A decade counter is one that counts in decimal digits, rather than binary. A decade counter may have each digit binary encoded (that is, it may count in binarycoded decimal, as the 7490 integrated circuit did) or other binary encodings (such as the biquinary encoding of the 7490 integrated circuit).
Alternatively, it may have a "fully decoded" or onehot output code in which each output goes high in turn (the 4017 is such a circuit). The latter type of circuit finds applications in multiplexers and demultiplexers, or wherever a scanning type of behavior is useful. Similar counters with different numbers of outputs are also common.
The decade counter is also known as a modcounter when it counts to ten (0, 1, 2, 3, 4, 5, 6, 7, 8, 9). A Mod Counter that counts to 64 stops at 63 because 0 counts as a valid digit.
UP/DOWN COUNTER:
A counter that can change state in either direction, under the control of an up/down selector input, is known as an up/down counter. When the selector is in the up state, the counter increments its value. When the selector is in the down state, the counter decrements the count.
RING COUNTER:
A ring counter is a circular shift register which is initiated such that only one of its flipflops is the state one while others are in their zero states.
A ring counter is a Shift Register (a cascade connection of flipflops) with the output of the last one connected to the input of the first, that is, in a ring. Typically, a pattern consisting of a single bit is circulated so the state repeats every n clock cycles if n flipflops are used. It can be used as a cycle counter of n states.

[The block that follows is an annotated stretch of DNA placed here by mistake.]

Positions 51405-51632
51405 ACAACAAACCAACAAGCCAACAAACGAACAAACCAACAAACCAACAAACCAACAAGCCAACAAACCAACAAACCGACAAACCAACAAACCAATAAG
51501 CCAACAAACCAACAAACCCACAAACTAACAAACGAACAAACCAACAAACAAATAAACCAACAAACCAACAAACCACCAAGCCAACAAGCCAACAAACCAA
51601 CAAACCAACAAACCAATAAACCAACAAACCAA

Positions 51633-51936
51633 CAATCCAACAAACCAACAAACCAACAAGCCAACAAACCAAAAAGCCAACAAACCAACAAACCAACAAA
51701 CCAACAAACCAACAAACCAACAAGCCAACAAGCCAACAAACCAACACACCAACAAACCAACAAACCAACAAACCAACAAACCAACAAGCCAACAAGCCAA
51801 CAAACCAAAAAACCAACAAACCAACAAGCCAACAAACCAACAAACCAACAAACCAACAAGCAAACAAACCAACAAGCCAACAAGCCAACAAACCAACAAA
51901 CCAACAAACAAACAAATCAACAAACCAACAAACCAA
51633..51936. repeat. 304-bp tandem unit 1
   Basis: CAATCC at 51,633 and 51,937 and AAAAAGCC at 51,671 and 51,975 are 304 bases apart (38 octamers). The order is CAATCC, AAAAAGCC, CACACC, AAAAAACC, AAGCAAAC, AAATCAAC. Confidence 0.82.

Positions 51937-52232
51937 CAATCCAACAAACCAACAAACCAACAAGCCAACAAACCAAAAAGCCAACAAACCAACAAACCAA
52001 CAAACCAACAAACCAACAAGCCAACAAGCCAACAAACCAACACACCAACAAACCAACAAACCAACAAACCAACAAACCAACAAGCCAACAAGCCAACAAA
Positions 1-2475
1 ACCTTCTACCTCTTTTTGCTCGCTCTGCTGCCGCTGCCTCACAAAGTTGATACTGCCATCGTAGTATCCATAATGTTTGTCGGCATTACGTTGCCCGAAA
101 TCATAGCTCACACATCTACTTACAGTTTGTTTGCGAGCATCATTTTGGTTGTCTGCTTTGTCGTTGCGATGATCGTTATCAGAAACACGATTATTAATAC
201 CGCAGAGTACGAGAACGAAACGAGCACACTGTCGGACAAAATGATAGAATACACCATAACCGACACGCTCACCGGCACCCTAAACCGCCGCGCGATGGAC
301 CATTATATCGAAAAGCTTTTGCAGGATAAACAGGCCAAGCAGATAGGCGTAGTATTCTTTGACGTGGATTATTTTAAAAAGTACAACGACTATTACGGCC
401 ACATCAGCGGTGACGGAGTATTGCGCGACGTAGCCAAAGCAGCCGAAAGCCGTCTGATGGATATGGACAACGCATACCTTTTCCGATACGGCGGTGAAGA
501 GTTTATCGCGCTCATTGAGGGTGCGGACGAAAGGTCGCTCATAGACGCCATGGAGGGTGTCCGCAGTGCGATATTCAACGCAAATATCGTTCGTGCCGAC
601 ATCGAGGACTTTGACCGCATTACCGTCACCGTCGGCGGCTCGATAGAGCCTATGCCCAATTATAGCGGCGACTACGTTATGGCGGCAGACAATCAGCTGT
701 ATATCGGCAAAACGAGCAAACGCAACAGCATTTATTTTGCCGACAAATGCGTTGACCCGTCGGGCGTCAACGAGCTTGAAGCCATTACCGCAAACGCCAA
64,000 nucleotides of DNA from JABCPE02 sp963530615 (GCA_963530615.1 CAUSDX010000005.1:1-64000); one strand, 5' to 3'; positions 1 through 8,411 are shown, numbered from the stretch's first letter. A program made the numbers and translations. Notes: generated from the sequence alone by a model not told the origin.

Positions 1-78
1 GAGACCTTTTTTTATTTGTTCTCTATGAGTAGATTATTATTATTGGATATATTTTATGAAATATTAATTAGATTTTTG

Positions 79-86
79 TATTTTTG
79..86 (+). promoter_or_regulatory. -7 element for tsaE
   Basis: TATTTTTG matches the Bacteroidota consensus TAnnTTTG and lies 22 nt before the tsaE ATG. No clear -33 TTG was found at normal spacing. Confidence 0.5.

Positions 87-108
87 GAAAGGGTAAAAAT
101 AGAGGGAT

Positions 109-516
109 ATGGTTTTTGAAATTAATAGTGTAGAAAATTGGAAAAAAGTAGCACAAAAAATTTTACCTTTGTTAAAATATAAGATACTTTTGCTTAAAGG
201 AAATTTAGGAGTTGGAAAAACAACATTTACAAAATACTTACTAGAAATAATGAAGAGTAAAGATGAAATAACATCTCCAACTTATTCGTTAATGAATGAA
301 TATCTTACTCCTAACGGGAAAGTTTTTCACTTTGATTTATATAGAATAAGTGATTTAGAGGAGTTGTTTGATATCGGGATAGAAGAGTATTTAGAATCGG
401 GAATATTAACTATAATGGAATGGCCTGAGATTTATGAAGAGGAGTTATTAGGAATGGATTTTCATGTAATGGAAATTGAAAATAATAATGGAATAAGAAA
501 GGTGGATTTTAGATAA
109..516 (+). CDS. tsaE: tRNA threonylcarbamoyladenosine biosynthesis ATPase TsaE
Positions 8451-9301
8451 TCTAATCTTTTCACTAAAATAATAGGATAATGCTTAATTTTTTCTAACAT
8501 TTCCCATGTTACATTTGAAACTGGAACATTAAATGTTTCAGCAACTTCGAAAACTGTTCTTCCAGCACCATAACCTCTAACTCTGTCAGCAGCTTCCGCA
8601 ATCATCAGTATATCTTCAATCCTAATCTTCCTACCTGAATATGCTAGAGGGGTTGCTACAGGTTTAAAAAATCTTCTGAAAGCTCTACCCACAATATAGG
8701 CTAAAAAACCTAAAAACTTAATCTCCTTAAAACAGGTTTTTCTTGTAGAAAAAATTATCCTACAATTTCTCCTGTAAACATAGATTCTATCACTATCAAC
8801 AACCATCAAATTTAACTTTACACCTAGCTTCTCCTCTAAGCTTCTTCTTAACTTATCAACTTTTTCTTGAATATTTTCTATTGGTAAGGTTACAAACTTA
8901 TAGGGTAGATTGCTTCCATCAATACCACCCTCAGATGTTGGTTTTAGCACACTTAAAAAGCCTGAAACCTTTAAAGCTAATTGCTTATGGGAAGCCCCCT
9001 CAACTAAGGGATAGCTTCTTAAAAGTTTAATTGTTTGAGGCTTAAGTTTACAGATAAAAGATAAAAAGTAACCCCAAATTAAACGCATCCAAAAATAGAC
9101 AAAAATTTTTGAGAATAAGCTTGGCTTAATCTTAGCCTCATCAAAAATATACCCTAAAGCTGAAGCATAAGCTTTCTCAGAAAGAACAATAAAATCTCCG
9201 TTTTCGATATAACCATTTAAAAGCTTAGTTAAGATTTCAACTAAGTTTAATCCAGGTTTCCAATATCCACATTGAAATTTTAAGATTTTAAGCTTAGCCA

Johnson counter:
A Johnson counter (or switchtail ring counter, twistedring counter, walkingring counter, or Moebius counter) is a modified ring counter, where the output from the last stage is inverted and fed back as input to the first stage.^{[2]}^{[3]}^{[4]} The register cycles through a sequence of bitpatterns, whose length is equal to twice the length of the shift register, continuing indefinitely.
These counters find specialist applications, including those similar to the decade counter, digitaltoanalog conversion, etc. They can be implemented easily using D or JKtype flipflops.
Computer science counters
In computability theory, a counter is considered a type of memory. A counter stores a single natural number (initially zero) and can be arbitrarily many digits long.
A counter is usually considered in conjunction with a finitestate machine (FSM), which can perform the following operations on the counter:

Check whether the counter is zero

Increment the counter by one.

Decrement the counter by one (if it's already zero, this leaves it unchanged).
The following machines are listed in order of power, with each one being strictly more powerful than the one below it:

Deterministic or nondeterministic FSM plus two counters

Nondeterministic FSM plus one stack

Nondeterministic FSM plus one counter

Deterministic FSM plus one counter

Deterministic or nondeterministic FSM
For the first and last, it doesn't matter whether the FSM is a deterministic finite automaton or a nondeterministic finite automaton. They have equivalent power. The first two and the last one are levels of the Chomsky hierarchy.